My love of these R5’s began in high school when my buddy had one that was remarkably capable of absorbing incredible punishment. All these years later I was finally in the position to add a 83′ Renault 5 Turbo 2 to the herd which is so much fun to drive it’s hard to put into words. Whether front/front or mid/rear drive, these cars are super chic, very French and very fun!

    1
  13. Pyrobill

    When these were new we had a small town about 25 miles S of Portland that used these for COP CARS for a while. I think I got pulled over by one. This town used to be a notorious speed trap.

  14. gentoo

    looks like the auction is going to net the seller some extra cash. the current high bidder must be a serious lover of Le Car. the few things i noticed in looking at the pictures are a missing air cleaner and a missing fuel filler cap. the purchaser should definitely have a serious conversation with clayton. he saved me on the fuel filler cap front.

    there have been a total of three Le Car in my life to date. two were back in the mid-80s to early-90s, a gold three-door and a silver five-door. they were both a hoot to drive. i once startled a teenage kid, who was driving an early 80s mustang, by squealing the front wheels while taking off at a light.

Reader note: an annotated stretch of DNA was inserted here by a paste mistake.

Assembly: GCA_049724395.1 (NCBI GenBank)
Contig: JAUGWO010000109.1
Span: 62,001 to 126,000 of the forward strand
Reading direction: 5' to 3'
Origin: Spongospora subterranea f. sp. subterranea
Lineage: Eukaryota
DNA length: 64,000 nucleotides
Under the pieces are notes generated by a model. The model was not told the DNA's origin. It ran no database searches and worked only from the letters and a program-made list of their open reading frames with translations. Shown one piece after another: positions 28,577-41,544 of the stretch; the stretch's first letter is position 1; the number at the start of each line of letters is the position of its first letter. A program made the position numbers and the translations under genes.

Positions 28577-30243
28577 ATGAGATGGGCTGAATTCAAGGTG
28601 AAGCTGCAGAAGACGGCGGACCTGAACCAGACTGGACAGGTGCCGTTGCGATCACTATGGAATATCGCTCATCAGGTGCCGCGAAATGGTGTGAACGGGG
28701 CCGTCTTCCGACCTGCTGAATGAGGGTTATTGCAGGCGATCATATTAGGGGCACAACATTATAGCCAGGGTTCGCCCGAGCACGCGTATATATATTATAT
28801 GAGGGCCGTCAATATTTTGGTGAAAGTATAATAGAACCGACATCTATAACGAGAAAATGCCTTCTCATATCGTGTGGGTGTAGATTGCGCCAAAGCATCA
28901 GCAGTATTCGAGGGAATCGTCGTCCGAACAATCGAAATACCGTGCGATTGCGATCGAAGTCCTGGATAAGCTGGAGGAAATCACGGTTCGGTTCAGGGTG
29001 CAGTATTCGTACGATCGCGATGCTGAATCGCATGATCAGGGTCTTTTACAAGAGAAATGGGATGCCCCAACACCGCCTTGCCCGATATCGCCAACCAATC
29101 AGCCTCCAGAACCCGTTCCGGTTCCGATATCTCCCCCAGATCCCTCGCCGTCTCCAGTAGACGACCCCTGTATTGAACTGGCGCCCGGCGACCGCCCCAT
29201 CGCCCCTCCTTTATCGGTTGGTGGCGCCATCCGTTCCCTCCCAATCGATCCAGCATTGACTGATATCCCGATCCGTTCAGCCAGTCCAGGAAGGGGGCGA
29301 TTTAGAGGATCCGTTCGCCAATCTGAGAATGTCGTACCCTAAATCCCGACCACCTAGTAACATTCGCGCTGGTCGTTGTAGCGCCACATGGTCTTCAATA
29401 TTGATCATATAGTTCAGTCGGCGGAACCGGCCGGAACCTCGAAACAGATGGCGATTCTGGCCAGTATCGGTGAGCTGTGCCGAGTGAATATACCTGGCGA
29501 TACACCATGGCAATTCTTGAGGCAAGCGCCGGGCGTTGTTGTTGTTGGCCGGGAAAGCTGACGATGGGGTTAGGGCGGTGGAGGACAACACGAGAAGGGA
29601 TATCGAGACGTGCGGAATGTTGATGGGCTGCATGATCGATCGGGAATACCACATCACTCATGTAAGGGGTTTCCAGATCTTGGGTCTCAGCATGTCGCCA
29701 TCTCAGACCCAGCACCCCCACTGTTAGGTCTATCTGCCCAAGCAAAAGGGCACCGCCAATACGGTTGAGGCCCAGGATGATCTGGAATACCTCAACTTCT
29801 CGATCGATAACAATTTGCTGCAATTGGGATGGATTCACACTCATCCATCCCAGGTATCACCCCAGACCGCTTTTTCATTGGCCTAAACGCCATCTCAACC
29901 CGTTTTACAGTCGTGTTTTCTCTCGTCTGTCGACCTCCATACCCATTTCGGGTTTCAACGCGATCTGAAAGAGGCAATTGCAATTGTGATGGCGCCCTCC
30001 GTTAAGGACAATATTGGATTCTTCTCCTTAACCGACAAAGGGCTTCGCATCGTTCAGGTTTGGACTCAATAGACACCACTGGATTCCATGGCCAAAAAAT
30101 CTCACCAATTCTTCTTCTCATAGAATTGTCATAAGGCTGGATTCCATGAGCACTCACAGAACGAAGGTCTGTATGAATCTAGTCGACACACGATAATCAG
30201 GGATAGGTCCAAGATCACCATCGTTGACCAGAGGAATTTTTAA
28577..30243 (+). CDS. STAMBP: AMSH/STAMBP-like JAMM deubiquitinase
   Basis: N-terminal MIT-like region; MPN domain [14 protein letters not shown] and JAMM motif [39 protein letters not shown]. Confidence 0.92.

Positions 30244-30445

the first Le Car got lifted off of the road by a large ball of ice that fell from the mudflap of a tractor trailer, late at night, during a freak one-day snowstorm in virginia beach. with only the two rear wheels and the snowball on the ground, the car slid into a bridge abutment and the impact cracked the transmission. i took it to a yard and sold it to them for $300 as scrap.